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Despite Covid woes worldwide, Africa’s Emerging Painting Invitational (EPI) : the pan-African art prize stays strong

Sana Chamekh, Mad, Mad Love, 2020. Crayon et transfert sur papier, 42 x 29.7 cm. Courtesy of the artist.

By PETRA MASON, February 2022

While my personal interest in art competitions is the ‘pop’ of champagne at the after parties, many offer prizes that could make an enormous difference to the life of the winner. 

So what is it about art competitions? Most nobly aim at the pursuit of excellence, or to promote and encourage on a National level, but there is only one on the continent of Africa that is genuinely pan-African, and that’s the Harare based Emerging Painting Invitational (EPI) an initiative dedicated to supporting emerging contemporary painters and painting.  

While EPI offers an opportunity to snap up new talent at emerging artist prices, it is one of the few competitions that’s on the radar of some heavyweight collectors.The jurors are all artists, making it less a corporate contest and more nurturing as peers and mentors share the same practice.  

Ravelle Pillay, Cake, 2021. Oil on canvas, 61 x 61 cm. Courtesy of the artist.

Although EPI was kickstarted by some early sponsors, it swiftly became financially independent through art sales via the powerful Strauss & Co dedicated auction. 

This year, EPI’s third, all the painters' paintings will be showcased simultaneously on the African Art Galleries Association (AAGA), Emerging Painting Invitational and Strauss & Co platforms.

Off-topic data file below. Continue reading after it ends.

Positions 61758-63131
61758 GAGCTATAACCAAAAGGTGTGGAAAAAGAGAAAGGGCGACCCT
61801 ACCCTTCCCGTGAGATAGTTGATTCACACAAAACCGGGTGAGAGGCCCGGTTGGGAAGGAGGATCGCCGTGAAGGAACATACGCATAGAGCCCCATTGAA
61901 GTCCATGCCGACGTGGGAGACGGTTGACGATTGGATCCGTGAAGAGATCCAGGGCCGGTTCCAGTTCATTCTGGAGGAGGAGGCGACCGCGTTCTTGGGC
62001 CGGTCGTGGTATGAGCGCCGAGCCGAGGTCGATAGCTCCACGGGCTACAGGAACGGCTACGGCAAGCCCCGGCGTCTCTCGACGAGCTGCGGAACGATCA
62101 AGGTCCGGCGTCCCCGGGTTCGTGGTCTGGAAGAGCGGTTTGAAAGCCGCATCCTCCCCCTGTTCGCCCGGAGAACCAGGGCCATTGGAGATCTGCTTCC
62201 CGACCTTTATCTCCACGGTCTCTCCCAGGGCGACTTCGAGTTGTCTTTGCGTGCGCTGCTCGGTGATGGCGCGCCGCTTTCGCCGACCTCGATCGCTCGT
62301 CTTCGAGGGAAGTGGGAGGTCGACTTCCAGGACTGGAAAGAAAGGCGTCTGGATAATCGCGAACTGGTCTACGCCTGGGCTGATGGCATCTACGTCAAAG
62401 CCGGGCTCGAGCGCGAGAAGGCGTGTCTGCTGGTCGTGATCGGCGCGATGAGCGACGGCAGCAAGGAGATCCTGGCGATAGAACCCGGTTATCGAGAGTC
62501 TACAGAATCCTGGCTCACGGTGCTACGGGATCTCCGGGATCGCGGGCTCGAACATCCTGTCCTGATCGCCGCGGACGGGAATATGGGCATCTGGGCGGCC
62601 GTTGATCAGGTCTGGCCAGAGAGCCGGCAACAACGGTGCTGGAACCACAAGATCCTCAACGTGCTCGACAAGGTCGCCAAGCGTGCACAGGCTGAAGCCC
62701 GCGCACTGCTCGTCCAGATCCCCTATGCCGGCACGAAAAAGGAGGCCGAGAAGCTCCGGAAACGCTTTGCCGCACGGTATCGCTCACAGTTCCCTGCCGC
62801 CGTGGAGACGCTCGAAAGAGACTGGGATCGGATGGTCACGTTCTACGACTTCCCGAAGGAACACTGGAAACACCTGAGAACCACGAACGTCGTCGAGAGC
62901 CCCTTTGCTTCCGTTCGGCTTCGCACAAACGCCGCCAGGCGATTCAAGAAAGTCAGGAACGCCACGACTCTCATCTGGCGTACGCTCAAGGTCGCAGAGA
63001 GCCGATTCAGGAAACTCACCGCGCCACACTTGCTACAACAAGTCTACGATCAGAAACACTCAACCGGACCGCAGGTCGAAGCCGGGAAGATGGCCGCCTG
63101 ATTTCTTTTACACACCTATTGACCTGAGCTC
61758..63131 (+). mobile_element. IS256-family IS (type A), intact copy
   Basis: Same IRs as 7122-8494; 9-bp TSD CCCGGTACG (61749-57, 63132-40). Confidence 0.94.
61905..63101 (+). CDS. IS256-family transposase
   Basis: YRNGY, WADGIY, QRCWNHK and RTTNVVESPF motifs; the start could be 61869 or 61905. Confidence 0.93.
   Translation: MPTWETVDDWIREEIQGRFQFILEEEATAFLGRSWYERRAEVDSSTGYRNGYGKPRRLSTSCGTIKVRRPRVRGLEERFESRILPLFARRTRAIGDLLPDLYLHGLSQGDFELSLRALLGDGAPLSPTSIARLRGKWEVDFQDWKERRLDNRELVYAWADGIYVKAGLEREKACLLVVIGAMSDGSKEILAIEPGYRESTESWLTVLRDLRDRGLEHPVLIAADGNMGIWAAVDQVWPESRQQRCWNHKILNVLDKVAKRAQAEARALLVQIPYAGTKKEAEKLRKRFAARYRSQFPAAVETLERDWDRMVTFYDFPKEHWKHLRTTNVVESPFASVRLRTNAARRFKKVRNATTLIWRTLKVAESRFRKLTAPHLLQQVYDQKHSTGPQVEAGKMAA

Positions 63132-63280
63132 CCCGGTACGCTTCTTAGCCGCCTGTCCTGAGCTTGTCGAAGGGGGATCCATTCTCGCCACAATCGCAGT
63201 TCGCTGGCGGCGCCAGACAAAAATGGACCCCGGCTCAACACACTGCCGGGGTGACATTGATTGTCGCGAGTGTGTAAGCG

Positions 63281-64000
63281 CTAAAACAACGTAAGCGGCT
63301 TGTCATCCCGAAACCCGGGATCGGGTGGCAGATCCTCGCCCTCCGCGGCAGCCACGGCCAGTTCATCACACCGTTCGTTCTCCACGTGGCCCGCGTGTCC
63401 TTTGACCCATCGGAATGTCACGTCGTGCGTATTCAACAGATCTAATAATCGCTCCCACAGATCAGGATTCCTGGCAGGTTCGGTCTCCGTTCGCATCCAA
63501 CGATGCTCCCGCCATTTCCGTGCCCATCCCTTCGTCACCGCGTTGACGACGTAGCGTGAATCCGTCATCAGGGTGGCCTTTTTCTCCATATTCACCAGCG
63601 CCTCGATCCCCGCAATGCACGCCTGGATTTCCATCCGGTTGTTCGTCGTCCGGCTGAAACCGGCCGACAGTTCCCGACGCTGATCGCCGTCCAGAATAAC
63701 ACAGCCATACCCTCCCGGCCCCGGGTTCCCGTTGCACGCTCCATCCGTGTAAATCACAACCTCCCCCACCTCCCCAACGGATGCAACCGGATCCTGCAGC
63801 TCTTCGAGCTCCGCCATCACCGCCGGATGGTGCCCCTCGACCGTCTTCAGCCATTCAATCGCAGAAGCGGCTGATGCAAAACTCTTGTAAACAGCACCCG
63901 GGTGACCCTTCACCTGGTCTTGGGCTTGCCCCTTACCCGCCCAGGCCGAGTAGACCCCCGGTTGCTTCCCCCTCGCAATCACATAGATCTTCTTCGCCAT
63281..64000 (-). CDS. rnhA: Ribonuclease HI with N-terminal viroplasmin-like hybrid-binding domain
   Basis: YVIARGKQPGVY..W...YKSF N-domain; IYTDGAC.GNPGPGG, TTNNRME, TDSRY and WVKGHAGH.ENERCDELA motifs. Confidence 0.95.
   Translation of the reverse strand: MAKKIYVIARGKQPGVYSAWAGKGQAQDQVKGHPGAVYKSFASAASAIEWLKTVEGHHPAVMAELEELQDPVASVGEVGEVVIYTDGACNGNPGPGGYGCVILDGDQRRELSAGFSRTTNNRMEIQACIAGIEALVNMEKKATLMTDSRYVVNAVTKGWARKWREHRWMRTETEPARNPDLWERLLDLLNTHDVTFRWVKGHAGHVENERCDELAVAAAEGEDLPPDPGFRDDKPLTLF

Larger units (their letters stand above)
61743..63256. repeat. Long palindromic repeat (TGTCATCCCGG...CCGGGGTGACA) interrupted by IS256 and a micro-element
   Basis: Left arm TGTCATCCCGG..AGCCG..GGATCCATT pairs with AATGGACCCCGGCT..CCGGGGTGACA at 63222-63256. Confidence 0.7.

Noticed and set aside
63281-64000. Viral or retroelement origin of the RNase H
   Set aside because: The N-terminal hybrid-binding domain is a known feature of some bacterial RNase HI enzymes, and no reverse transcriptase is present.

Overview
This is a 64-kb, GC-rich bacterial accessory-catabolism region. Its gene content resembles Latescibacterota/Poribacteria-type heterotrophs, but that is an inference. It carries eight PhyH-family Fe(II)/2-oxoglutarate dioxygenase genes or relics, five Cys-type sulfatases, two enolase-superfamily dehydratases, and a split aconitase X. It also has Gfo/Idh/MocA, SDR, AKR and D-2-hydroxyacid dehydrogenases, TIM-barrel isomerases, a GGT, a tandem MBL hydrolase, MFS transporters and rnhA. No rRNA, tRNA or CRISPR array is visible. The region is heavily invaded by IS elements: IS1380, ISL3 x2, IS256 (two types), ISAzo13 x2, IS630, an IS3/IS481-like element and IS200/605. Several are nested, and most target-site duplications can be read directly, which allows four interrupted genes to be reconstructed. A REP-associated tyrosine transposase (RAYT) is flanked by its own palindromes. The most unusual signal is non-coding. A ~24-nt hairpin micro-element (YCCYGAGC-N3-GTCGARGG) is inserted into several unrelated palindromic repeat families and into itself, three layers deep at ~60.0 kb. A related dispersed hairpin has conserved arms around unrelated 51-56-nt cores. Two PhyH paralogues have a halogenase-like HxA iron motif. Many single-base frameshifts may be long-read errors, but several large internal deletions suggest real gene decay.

A programme of highly anticipated studio visits, classes and panel discussions kicks off online on February 9th, sales open online on February 14th at Strauss & Co www.straussart.co.za and culminates in a Strauss & Co in-person VIP evening event in Cape Town on the 16th to announce the three cash prize winners. The EPI dedicated online auction ends February 21st and showcases three of each of the 16 strong EPI finalists hail from 8 African countries, namely, Rwanda, Tunisia, Ethiopia, Algeria, Sudan, Kenya, Angola and South Africa. 

Khotso Motsoeneng, Out of the Blue, 2021. Acrylic on canvas, 71 x 61 cm. Courtesy of the artist.

To be eligible for EPI, artists must be living and working on the continent, must be under 30 years old and have painting as their primary discipline. 

First Floor Gallery (Harare, Zimbabwe) Director and co-founder of AAGA and EPI, Valerie Kabov elaborates on the motivation behind EPI: 

While contemporary African art has been on the rise internationally, developing skills and engaging the international art world is still a challenge for many young painters on the continent. EPI intends to help motivate, support and develop the practices and careers of young African visual artists. Supporting emerging painters is not just enormously significant culturally, it is to ensure the economic sustainability of local art sectors. EPI was developed with a holistic vision for art on the continent.’

The finalists paintings, in-depth profiles and event programme will be on view on the Emerging Painting Invitational website www.emergingpaintinginvitational.com. WM


Petra Mason

Cultural historian and vintage photography book author published by Rizzoli New York. Founder Obscure Studio and ArtHit. Whitehot arts and culture contributor since 2016.

Photography by (c) Thekiso Mokhele / Obscure Studio


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